*You will also need 4 or 5 small ramekins and a baking pan big enough to fit the ramekins in.
Start by preheating the oven to 350 degrees.
Combine all ingredients in a large mixing bowl.
Place ramekins inside baking dish and fill with the pumpkin mixture. After the ramekins are full, fill the baking dish with an inch of water. This helps to not dry them to a crisp in the oven 🙂
Place in the oven uncovered and bake for 90 minutes. Keep in mind cooking times may be less if you have shallow ramekins. When they are done they should be somewhat firm to the touch and have a very small amount of browning on top. I like to shave a little bit of maple sugar on top right before serving-yum! They can be served hot or cold. Enjoy!!
If you are anything like me, 20 minutes in the sun will leave you with some sweet tan lines and a nice burn. I guess thats what predominantly german genes buys me :). On a beautiful day you really don’t want to spend most of the day indoors, you want to enjoy it right?! Me too! With that said, we all know it’s pretty darn important (especially for the fair skinned) to slather up with sunscreen before enjoying some fun in the sun, even if its just sitting on your patio with a good read. Unfortunately, most sunscreens leave you either feeling massively sticky, greasy or white as a ghost (thank you zinc oxide). This is even more true if you like to stay away from the chemical based sunscreens and stick with the mineral based ones. I am all about natural, you all know this, but I just cannot get over the white look and the heavy feel of the mineral sunscreens which use a combination of zinc oxide and titanium dioxide to block UVA and UVB rays. If you feel the same way I’ve got a solution! I present below Coola Classic sunscreen for the body and for the face :). The only sunscreen I am willing to wear every single day.
This sunscreen utilizes organic ingredients, is broad spectrum with an SPF of 30 and is oxybenzone free!!! Whats oxybenzone you ask? Well, its a very common ingredient in mainstream sunscreens that has recently been suspected as hazardous to the body. It is correlated with endocrine disruption, cellular dysplasia and photoallergic skin reactions. Why use a sunscreen that contains it if one without works just as well? In addition, Coolas sunscreen is NOT at all greasy and smells amazing! It offers a silky smooth feel, mostly organic ingredients and broad spectrum SPF coverage. It is a little pricey for a sunscreen but in my opinion is 100% worth it. Give it a try, you can thank me later 🙂 http://www.coolasuncare.com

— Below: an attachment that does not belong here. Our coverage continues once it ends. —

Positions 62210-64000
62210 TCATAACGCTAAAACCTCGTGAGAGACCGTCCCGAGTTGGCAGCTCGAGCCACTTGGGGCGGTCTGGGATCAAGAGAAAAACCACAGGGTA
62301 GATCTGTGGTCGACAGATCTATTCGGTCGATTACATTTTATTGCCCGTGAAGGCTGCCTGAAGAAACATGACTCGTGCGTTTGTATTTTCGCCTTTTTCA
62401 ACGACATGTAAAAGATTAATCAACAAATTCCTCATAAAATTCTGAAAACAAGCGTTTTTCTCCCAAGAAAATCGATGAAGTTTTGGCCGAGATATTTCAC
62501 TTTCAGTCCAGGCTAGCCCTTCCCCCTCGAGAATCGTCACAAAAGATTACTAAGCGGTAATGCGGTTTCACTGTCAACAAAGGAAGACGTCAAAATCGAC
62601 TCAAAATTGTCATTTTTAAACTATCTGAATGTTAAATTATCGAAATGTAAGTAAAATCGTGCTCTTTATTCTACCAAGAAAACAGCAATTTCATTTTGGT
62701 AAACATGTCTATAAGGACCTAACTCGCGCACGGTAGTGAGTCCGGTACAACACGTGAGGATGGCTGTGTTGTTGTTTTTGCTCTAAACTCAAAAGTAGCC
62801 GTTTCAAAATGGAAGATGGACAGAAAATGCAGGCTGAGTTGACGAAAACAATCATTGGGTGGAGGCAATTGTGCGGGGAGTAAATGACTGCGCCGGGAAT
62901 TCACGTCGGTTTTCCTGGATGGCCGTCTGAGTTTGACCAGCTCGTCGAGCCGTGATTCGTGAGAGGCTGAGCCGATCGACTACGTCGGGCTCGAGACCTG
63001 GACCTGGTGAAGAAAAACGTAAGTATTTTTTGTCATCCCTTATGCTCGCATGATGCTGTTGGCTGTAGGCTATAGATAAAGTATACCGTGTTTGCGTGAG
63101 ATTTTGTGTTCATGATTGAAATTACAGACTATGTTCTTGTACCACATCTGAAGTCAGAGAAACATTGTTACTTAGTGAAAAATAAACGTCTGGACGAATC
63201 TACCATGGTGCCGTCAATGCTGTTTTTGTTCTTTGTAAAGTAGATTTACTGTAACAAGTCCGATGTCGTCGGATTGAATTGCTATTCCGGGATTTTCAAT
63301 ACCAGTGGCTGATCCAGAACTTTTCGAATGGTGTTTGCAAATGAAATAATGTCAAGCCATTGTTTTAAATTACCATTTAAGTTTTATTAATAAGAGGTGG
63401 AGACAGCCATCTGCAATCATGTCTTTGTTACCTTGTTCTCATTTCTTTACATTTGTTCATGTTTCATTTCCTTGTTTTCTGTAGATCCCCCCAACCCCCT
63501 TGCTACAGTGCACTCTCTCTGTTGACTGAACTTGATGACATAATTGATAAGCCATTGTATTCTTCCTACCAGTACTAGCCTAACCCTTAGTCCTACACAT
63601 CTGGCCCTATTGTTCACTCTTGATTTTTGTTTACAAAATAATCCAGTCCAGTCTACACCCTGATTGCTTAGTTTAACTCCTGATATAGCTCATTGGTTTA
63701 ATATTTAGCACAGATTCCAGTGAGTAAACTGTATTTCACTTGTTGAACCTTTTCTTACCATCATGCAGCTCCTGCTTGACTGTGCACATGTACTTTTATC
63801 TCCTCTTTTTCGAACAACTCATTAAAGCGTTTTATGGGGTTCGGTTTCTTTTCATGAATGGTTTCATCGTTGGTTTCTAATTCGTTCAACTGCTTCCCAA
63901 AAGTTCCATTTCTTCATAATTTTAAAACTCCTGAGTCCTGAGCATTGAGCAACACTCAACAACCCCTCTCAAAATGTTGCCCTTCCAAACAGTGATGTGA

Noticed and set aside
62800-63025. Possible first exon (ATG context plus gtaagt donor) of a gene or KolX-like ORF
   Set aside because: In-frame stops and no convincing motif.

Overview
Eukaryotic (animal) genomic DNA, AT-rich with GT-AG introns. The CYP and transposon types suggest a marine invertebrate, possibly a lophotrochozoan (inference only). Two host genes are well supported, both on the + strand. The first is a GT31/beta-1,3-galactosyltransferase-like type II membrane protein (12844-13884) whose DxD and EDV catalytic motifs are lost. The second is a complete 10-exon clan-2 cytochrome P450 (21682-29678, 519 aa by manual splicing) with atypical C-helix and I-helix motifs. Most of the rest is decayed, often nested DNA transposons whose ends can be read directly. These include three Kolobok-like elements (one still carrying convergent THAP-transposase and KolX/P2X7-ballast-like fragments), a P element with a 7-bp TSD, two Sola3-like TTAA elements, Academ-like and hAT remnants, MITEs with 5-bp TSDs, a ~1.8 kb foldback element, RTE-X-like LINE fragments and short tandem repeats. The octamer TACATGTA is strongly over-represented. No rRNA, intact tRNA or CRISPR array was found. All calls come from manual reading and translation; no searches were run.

Admit it, if you are like most people suffering from an ailment you do a quick google search to seek answers or a diagnosis for your problem. However innocent your initial search is, it can lead you down a slippery slope of misinformation and inevitably create fear and questions of “what if?” As a nurse, and a future nurse practitioner I would advise against googling your symptoms but as a normal person I fully admit I am 100% guilty of this crime. I cannot even begin to tell you how many times i’ve worked myself into a tizzy over what google told me I had. As a medical professional I know how bad this is, but yet human nature tends to take over and curiosity prevails. Now in reality I know that its easier said than done, no one is going to abandon the wealth of information that google has to offer- but there is good information and bad information out there and if searching you must be able to discern the difference. You also have to have a plan on what you will do with the information you obtain, will you take that information to your Dr. to help in diagnosis or will you ruminate and create even more anxiety for yourself? More than likely you will come across something that says you are in great peril and that you might die from said illness, but rest easy, 99% of the time YOU WILL BE FINE! Here are a few of my tips that I would tell all my patients.